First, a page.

Shuler v. Commissioner of the Social Security Administration
ORDER RULING ON REPORT AND RECOMMENDATION: The court adopts the Report of the Magistrate Judge. The Commissioner's objections are overruled and the Commissioner's final decision is reversed and remanded pursuant to 42 U.S.C. Section 405(g). Signed by Honorable Timothy M Cain on 2/5/2013. (gnan )
UNITED STATES DISTRICT COURT
DISTRICT OF SOUTH CAROLINA
Michael J. Astrue,
Civil Action No. 4:11-3323-TMC
OPINION & ORDER
Plaintiff brought this action pursuant to 42 U.S.C. § 405(g) for judicial review of a
final decision of the Commissioner of Social Security ("Commissioner") denying his
claims for Supplemental Security Income Benefits (“SSI”) under the Social Security Act
(the "Act"). This matter is before the court for a review of the Magistrate Judge's Report
and Recommendation (“Report"), filed on December 19, 2012. (Dkt. No. 24).
The Magistrate Judge makes only a recommendation to this court.
recommendation has no presumptive weight, and the responsibility to make a final
determination remains with this court.
Mathews v. Weber, 423 U.S. 261 (1976). The
court is charged with making a de novo determination of those portions of the Report to
which specific objection is made, and the court may accept, reject, or modify, in whole
or in part, the recommendation of the Magistrate Judge, or recommit the matter to him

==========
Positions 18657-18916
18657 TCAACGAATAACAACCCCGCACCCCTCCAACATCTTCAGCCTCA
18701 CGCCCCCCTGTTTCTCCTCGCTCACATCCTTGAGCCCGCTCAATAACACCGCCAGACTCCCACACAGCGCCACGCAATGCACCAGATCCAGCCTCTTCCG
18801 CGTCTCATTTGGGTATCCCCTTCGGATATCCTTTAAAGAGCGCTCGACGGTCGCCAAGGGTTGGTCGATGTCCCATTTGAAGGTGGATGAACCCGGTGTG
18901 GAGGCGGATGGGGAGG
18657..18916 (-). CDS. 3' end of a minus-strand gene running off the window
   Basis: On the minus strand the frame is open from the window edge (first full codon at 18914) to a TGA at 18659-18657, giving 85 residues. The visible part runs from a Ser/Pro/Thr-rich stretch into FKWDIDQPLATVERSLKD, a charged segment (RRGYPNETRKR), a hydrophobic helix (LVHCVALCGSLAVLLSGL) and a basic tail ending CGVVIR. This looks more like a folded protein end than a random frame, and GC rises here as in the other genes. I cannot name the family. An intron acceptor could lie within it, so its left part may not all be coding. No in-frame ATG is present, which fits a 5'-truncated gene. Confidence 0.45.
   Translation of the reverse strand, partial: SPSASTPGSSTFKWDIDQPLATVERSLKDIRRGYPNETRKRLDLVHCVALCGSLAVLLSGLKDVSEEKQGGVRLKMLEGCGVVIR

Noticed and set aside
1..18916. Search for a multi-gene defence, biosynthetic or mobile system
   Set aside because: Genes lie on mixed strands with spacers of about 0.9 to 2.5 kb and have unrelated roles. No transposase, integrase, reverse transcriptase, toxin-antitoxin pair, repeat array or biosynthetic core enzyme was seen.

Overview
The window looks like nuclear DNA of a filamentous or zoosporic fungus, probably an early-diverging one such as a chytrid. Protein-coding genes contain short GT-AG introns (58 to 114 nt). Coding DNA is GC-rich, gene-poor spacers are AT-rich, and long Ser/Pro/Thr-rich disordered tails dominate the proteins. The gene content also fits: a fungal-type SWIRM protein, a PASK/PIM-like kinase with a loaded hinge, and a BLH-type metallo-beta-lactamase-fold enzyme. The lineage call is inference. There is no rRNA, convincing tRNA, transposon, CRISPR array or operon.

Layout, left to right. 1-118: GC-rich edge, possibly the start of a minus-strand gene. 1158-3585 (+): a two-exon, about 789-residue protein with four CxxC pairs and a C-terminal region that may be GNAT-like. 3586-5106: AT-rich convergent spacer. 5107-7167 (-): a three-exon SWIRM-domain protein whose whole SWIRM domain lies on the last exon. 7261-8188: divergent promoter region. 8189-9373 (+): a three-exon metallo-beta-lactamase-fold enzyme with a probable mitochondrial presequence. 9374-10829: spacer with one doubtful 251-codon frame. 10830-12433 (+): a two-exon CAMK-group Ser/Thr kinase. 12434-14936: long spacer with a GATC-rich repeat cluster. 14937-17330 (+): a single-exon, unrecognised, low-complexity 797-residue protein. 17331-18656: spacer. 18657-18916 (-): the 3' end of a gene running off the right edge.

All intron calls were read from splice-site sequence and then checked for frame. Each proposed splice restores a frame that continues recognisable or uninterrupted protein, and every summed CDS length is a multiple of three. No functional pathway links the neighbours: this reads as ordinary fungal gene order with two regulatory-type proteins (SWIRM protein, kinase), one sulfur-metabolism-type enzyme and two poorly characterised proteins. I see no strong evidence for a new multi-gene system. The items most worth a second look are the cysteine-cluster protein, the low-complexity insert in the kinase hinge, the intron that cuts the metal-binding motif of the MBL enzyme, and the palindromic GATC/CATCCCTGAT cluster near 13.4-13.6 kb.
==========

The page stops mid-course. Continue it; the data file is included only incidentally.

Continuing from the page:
with instructions. 28 U.S.C. § 636(b)(1).
The Plaintiff filed an application for supplemental security income on October 1,
2007, with an alleged disability onset date of July 15, 2007. The applicant was denied
initially and on reconsideration by the Social Security Administration. An Administrative
Law Judge (“ALJ”) conducted a hearing on May 18, 2010, and the ALJ denied Plaintiff
benefits. The ALJ’S finding became the final decision of the Commissioner of Social
Security when the Appeals Council denied Plaintiff’s request for review. The Plaintiff
then filed an action for judicial review.
The matter was referred to a United States Magistrate Judge for a report and
recommendation pursuant to Title 28, U.S.C., Section 636(b)(1)(B) and Local Rule
73.02 (B)(2)(a), D.S.C. The Magistrate Judge to whom this case was referred filed a
Report on December 19, 2012, in which he recommended that the Commissioner’s
decision be reversed and remanded for further administrative proceedings and advised
the parties of their rights to file specific objections. (Dkt. No. 24-1). The Commissioner
filed objections on January 7, 2013. (Dkt. No. 26). The matter is now ripe for review.
STANDARD OF REVIEW
The role of the federal judiciary in the administrative scheme established by the
Social Security Act is a limited one. Section 405(g) of the Act provides, “[t]he findings of
the Commissioner of Social Security as to any fact, if supported by substantial
evidence, shall be conclusive . . . .” 42 U.S.C. § 405(g). Substantial evidence has been
defined . . . as “more than a scintilla, but less than a preponderance.” Thomas v.
Celebrezze, 331 F. 2d 541, 543 (4th Circ. 1964). This standard precludes a de novo